Lupus 101: Explaining Remission to the Recently Diagnosed

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by Marta Ribeiro |

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Everyone who lives with lupus will experience the disease differently. The symptoms vary and not all people will suffer from the same ones. Remission — the time when lupus isn’t active — also varies greatly from person to person.

MORE: Nine important facts about lupus you may not know

Some lupus patients will suffer from mild symptoms constantly (flares) without any remission; others may have more severe symptoms but have periods of remission.

The frequency of flares and remission depend on the person, but according to the Lupus Foundation of America, the first five years of lupus tend to be the most uncertain — both for the patient and the rheumatologist. This can make treating lupus quite challenging during those initial years.

There are steps lupus patients can take to help stay in remission. These include taking medication as prescribed, not overdoing it, avoiding stress as much as possible, eating well, getting plenty of quality sleep, exercising, maintaining a healthy body weight, avoiding UV rays, and bringing any new symptoms — however small — to a doctor’s attention as soon as they appear.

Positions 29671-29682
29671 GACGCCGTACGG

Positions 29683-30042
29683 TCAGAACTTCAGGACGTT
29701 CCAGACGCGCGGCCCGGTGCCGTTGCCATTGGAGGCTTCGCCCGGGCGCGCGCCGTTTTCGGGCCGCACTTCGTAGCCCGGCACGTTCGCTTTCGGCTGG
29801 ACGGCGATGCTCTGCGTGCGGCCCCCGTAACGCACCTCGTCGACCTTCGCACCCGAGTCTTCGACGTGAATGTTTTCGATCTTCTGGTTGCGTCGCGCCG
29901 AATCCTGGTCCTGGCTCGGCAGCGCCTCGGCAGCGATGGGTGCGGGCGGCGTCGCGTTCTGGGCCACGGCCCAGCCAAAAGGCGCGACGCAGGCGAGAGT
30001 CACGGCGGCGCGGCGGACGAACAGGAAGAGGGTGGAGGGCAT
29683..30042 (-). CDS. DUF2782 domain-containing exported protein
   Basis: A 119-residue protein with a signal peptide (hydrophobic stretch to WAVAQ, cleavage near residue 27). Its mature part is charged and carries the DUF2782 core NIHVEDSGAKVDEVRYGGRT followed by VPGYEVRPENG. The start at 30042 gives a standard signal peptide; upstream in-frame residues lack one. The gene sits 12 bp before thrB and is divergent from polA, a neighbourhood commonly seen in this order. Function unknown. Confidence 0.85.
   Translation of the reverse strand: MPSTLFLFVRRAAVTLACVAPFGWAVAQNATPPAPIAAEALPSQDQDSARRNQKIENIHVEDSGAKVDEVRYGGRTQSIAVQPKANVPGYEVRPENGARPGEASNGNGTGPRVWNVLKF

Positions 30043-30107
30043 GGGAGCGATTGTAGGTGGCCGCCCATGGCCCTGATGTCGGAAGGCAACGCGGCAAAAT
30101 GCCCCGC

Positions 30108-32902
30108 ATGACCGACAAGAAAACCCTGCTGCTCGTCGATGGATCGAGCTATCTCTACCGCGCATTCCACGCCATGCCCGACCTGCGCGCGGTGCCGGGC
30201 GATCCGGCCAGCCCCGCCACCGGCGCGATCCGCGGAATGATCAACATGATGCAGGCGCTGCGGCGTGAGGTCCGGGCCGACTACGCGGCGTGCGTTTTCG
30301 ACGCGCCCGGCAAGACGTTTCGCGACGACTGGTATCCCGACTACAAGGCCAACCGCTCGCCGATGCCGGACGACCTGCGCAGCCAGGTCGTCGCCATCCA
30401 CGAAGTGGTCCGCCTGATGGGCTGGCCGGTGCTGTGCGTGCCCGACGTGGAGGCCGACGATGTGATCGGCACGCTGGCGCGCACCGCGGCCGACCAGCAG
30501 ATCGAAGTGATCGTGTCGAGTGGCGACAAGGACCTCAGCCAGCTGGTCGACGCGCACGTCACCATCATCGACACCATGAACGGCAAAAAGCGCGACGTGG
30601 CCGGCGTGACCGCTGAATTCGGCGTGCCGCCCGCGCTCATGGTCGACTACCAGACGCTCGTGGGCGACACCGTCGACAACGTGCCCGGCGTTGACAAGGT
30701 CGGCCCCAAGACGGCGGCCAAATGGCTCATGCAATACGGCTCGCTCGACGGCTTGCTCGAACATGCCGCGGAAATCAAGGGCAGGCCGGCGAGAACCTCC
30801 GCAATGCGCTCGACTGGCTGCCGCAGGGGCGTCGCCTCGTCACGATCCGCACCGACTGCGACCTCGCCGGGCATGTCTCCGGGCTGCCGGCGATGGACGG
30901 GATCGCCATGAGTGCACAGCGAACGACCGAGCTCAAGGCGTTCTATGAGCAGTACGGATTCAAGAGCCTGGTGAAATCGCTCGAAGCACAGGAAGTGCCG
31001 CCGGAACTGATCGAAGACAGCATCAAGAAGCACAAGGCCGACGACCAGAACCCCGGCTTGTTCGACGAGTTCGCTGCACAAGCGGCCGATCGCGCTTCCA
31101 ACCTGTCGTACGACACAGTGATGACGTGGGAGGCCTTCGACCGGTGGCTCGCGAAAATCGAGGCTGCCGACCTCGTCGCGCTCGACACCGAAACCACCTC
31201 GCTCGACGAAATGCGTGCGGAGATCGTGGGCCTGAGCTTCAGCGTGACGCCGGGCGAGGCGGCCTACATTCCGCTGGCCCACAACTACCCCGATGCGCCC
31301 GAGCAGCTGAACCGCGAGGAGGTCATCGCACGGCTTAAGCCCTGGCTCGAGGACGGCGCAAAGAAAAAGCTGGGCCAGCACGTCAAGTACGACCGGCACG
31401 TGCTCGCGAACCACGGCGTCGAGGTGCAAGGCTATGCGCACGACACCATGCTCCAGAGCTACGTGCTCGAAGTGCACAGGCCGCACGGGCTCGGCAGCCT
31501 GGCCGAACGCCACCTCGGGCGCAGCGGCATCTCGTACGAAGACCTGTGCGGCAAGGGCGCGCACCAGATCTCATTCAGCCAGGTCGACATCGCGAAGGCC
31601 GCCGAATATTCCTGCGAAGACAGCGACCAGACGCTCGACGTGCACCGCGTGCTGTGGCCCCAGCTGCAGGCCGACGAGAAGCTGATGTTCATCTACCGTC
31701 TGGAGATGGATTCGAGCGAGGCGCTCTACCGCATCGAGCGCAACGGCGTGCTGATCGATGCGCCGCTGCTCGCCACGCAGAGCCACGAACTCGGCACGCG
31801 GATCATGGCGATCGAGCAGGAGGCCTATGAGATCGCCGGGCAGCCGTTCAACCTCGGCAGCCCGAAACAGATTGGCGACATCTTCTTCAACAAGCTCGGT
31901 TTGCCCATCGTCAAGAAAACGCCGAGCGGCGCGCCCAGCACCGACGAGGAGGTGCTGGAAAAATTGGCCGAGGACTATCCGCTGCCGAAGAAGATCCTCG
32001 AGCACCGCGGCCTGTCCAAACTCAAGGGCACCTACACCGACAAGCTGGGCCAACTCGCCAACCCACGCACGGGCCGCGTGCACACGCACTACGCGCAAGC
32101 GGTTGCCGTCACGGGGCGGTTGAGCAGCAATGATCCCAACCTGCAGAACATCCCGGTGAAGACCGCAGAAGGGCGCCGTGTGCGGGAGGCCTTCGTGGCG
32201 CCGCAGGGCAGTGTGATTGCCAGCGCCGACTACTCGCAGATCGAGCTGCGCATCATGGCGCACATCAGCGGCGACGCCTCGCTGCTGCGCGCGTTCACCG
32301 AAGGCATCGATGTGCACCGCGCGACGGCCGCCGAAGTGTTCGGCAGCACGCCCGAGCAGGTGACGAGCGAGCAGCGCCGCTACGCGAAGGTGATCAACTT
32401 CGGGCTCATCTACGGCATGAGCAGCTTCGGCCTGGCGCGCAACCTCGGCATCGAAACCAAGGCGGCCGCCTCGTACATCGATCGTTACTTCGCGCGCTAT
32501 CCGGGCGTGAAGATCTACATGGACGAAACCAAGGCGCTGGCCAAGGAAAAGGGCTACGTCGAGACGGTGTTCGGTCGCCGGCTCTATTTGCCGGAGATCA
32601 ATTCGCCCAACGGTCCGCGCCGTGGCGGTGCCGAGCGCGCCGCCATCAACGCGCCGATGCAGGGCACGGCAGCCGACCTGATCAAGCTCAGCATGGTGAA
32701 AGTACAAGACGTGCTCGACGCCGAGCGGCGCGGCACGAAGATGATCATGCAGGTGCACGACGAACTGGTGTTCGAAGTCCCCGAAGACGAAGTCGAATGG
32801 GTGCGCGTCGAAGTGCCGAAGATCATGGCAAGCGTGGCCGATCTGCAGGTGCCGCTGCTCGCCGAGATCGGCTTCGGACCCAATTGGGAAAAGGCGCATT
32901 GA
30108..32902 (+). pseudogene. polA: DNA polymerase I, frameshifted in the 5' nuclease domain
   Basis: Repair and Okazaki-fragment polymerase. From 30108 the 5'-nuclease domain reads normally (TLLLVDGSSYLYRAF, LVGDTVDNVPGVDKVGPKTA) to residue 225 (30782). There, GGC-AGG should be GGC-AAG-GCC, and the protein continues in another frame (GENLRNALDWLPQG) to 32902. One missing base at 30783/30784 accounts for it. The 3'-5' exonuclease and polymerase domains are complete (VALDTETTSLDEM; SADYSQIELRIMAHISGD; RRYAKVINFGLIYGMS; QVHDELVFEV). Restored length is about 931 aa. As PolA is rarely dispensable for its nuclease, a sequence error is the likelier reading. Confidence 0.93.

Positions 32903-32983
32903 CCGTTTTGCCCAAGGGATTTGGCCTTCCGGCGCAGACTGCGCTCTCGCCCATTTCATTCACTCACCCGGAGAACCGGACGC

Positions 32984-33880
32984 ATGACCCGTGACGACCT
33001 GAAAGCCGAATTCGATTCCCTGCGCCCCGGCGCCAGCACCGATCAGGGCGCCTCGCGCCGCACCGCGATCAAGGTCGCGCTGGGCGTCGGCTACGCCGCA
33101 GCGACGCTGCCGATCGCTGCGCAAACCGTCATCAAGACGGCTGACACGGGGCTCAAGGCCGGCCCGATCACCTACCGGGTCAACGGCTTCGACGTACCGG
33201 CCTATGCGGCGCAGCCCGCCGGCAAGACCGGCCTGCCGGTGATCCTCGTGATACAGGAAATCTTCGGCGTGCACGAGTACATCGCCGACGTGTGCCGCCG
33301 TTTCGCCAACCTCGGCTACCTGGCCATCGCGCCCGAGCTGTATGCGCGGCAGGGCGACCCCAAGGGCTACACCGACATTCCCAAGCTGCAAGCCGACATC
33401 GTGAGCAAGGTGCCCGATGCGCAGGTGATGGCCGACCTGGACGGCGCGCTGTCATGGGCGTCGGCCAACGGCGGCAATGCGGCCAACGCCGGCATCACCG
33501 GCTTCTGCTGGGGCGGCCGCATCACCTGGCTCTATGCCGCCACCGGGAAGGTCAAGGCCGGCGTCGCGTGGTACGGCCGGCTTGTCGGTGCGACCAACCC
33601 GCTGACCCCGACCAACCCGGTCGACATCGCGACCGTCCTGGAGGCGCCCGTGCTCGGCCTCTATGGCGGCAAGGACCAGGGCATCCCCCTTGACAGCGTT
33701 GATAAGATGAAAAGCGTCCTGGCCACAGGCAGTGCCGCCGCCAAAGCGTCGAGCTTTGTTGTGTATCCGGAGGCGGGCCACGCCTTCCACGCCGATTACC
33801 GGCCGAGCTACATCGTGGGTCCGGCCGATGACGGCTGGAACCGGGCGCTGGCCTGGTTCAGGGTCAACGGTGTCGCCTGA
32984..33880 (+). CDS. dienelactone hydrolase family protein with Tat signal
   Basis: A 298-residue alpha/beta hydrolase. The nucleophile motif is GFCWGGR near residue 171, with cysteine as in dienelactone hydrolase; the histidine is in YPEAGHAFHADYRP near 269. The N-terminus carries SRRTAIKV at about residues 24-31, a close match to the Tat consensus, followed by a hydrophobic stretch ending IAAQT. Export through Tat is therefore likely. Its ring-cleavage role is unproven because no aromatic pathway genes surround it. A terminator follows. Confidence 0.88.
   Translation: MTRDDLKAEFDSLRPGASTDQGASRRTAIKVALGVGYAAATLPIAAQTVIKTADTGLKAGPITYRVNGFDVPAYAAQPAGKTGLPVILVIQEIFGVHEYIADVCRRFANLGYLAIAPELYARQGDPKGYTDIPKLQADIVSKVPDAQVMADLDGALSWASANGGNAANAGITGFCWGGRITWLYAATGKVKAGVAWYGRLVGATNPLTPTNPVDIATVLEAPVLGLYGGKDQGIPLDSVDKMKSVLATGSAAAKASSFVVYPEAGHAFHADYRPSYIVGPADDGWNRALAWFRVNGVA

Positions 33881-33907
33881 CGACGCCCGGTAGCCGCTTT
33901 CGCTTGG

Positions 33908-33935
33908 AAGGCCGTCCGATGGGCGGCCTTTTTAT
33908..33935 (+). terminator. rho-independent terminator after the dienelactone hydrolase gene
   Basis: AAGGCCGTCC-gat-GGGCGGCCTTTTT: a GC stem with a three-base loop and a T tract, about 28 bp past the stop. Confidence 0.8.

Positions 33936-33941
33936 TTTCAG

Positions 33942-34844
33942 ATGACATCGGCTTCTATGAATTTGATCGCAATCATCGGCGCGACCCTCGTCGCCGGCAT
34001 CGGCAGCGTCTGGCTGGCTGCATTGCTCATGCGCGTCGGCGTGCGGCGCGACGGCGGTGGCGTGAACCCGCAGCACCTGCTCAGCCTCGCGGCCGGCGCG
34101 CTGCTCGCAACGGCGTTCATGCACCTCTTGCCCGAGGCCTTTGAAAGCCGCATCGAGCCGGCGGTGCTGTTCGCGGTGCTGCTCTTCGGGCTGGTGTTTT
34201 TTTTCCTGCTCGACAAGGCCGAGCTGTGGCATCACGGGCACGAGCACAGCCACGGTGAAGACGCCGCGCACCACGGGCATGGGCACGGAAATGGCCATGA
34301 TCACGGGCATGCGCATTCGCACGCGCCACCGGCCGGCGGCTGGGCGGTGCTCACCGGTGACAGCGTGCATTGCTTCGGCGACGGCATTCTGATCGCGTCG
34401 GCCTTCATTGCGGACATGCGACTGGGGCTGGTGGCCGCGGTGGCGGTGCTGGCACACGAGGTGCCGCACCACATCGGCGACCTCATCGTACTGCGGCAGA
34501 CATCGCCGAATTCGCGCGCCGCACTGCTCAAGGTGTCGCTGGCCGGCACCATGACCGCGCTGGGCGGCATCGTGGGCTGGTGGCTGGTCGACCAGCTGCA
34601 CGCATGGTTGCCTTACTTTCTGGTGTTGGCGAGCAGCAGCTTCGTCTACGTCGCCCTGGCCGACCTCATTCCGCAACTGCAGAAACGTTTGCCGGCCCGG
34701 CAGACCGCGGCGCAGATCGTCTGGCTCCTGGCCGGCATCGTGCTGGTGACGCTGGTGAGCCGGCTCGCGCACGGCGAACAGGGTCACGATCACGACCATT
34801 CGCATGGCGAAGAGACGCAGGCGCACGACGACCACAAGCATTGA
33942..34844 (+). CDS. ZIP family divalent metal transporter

Looking after yourself physically and emotionally will help keep flares at bay and keep you in remission longer, helping you enjoy a fulfilling life with lupus.

MORE: Five strategies to help you manage lupus-related fatigue

Lupus News Today is strictly a news and information website about the disease. It does not provide medical advice, diagnosis or treatment. This content is not intended to be a substitute for professional medical advice, diagnosis, or treatment. Always seek the advice of your physician or another qualified health provider with any questions you may have regarding a medical condition. Never disregard professional medical advice or delay in seeking it because of something you have read on this website.